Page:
MoU signed to advance Camp Pendleton desalination plant

A planning agreement providing a framework for progress on a major regional seawater desalination plant at Camp Pendleton in Southern California was signed in April.

The San Diego County Water Authority (SDCWA) board of directors and Marine Corps Base Camp Pendleton approved a memorandum of understanding (MoU) setting out terms and conditions for the water authority to conduct offshore and onshore technical studies and to provide a framework for Camp Pendleton to evaluate whether a desalination facility would adversely impact military training, the environment or the quality of life of Camp Pendleton residents.

The studies will enable the SDCWA to evaluate the feasibility and cost of building and operating a seawater desalination plant on the base capable of producing 50 million gallons (189,000 m³) or more of drinking water daily. The MoU does not obligate either party beyond the study phase.

"Our current water shortage sharply reinforces the fact we not only have to carefully manage our current water resources, but that we must continue to pursue a strategic vision for securing additional supplies to meet our region's needs in the future," said Maureen Stapleton, SDCWA general manager. "Seawater desalination is an important part of the water authority's long-term strategy to increase the region's water supply reliability through diversifying our portfolio of local and imported water resources."

In 2005, the SDCWA established a goal to develop 89,000 acre-feet (110 million m³) of desalinated seawater enough to meet approximately 10% of the region's projected 2020 water supply needs. The scheduled completion of the privately developed Carlsbad seawater desalination project in 2012 will meet 56,000 acre-feet (69 million m³) of that goal. The SDCWA's Urban Water Management Plan determined that the remaining 33,000 acre-feet could come from a new project at Camp Pendleton.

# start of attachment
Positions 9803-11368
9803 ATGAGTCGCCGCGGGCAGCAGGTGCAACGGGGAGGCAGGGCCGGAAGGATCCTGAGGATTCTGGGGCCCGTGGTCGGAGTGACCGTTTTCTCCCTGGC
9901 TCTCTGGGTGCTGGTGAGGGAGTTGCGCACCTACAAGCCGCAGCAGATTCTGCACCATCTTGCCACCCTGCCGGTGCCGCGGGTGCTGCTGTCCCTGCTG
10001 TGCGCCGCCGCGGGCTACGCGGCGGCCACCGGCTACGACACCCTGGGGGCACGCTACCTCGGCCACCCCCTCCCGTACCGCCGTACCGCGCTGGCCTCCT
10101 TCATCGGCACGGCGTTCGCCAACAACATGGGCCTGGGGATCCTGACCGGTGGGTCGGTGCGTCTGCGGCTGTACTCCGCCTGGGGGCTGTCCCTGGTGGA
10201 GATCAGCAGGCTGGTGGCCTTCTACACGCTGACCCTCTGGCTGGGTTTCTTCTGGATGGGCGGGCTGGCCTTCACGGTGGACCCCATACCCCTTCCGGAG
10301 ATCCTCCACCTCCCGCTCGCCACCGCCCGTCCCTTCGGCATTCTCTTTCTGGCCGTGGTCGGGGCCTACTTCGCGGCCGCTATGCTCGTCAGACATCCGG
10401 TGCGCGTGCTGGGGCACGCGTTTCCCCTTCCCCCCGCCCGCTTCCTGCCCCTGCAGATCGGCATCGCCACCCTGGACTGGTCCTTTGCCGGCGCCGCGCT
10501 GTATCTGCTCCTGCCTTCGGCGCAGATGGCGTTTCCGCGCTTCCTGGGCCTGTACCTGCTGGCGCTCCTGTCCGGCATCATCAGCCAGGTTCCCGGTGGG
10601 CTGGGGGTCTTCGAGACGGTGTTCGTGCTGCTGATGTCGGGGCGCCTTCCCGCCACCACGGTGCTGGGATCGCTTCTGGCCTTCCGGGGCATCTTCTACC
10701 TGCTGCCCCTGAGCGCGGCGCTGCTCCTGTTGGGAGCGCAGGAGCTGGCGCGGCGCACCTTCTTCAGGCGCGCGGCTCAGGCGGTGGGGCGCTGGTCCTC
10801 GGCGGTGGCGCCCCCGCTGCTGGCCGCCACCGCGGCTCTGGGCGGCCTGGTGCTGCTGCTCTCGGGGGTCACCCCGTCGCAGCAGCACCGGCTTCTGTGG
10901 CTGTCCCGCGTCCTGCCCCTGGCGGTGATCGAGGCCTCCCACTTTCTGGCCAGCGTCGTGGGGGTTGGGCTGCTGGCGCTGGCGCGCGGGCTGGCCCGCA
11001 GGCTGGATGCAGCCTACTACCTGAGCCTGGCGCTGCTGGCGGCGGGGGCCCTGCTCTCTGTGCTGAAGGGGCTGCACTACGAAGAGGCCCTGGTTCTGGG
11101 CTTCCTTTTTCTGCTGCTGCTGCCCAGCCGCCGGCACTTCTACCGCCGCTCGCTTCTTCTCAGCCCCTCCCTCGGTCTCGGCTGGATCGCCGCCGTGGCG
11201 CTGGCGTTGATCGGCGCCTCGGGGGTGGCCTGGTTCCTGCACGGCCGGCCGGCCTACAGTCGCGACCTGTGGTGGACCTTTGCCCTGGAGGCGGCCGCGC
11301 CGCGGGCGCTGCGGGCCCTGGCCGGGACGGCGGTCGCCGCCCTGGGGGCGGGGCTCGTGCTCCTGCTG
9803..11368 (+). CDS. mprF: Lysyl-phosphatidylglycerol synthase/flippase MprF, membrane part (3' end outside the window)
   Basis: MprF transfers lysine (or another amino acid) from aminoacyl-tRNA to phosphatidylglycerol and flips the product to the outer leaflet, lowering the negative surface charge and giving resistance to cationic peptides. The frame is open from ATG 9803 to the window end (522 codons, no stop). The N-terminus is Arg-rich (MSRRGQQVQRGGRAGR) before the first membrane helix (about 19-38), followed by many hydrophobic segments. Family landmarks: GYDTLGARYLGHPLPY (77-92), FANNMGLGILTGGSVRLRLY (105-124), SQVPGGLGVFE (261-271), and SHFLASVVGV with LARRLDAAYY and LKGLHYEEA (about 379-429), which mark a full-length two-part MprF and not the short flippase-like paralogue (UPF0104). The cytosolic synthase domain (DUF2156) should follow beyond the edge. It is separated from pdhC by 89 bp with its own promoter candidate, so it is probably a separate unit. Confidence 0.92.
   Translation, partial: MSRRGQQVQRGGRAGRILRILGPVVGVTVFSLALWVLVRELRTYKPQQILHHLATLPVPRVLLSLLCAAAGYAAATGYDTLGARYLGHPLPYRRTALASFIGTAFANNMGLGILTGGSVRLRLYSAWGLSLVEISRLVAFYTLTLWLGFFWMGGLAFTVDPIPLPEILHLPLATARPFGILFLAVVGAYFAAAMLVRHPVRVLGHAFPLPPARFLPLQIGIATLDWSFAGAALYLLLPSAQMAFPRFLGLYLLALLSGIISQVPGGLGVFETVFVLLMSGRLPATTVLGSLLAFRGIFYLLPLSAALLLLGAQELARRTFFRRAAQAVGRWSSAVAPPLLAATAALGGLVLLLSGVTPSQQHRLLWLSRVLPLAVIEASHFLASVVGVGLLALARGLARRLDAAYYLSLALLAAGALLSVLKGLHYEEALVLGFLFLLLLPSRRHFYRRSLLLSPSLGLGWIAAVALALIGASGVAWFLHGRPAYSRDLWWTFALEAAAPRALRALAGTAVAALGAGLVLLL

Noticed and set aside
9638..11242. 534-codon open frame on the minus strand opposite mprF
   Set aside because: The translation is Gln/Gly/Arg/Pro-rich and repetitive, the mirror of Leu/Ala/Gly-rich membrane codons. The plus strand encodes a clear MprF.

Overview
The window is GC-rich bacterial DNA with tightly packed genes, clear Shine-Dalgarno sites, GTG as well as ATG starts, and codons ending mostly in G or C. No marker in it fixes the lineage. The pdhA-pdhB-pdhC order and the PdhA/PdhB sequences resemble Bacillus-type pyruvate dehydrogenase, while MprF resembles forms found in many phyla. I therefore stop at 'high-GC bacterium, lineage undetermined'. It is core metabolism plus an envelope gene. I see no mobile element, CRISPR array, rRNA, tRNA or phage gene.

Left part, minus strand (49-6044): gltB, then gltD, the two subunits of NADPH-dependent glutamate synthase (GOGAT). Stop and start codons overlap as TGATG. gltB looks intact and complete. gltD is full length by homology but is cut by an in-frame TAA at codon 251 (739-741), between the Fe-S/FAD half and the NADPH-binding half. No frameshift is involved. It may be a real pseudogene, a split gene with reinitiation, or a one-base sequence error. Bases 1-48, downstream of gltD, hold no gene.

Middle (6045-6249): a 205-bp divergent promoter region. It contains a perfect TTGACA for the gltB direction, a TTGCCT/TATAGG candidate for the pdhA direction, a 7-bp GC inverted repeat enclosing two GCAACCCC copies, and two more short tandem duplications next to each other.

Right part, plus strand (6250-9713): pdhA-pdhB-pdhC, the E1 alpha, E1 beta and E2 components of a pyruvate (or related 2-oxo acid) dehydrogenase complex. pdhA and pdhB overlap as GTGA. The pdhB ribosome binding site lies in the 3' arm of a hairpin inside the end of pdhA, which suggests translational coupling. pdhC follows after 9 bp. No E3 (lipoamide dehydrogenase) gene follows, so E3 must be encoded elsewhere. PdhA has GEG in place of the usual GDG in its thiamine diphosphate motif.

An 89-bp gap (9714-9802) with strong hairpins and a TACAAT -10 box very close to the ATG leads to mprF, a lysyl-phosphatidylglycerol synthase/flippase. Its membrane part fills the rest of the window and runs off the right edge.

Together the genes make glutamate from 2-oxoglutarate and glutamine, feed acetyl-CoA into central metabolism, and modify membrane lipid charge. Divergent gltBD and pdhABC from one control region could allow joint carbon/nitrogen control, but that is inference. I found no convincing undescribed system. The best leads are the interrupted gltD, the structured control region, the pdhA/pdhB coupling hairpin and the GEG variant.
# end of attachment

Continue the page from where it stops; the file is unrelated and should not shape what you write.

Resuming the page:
Two potential sites for the plant, both in the southwest corner of the base near the mouth of the Santa Margarita River, were reviewed as part of a feasibility study in 2009. That SDCWA study identified Camp Pendleton as a desirable location for several reasons:

  • The location has the potential availability of a coastal site large enough to accommodate a large-scale, expandable facility;

  • A plant at Camp Pendleton could produce between 50-150 million gallons per day (189,000-568,000 m³/d;

  • A facility at the north end of the SDCWA's regional aqueduct system also would allow for more extensive and efficient distribution of the desalinated water.

  • The Camp Pendleton seawater desalination studies, along with similar studies planned or under way for potential sites in Baja California, will be used in the development of a 2012 Regional Water Facilities Master Plan. The SDCWA will use the plan to determine the need for additional seawater desalination, compare it against other supply alternatives, and recommend projects for inclusion in its capital improvement program in order to meet future water supply reliability needs for San Diego County.


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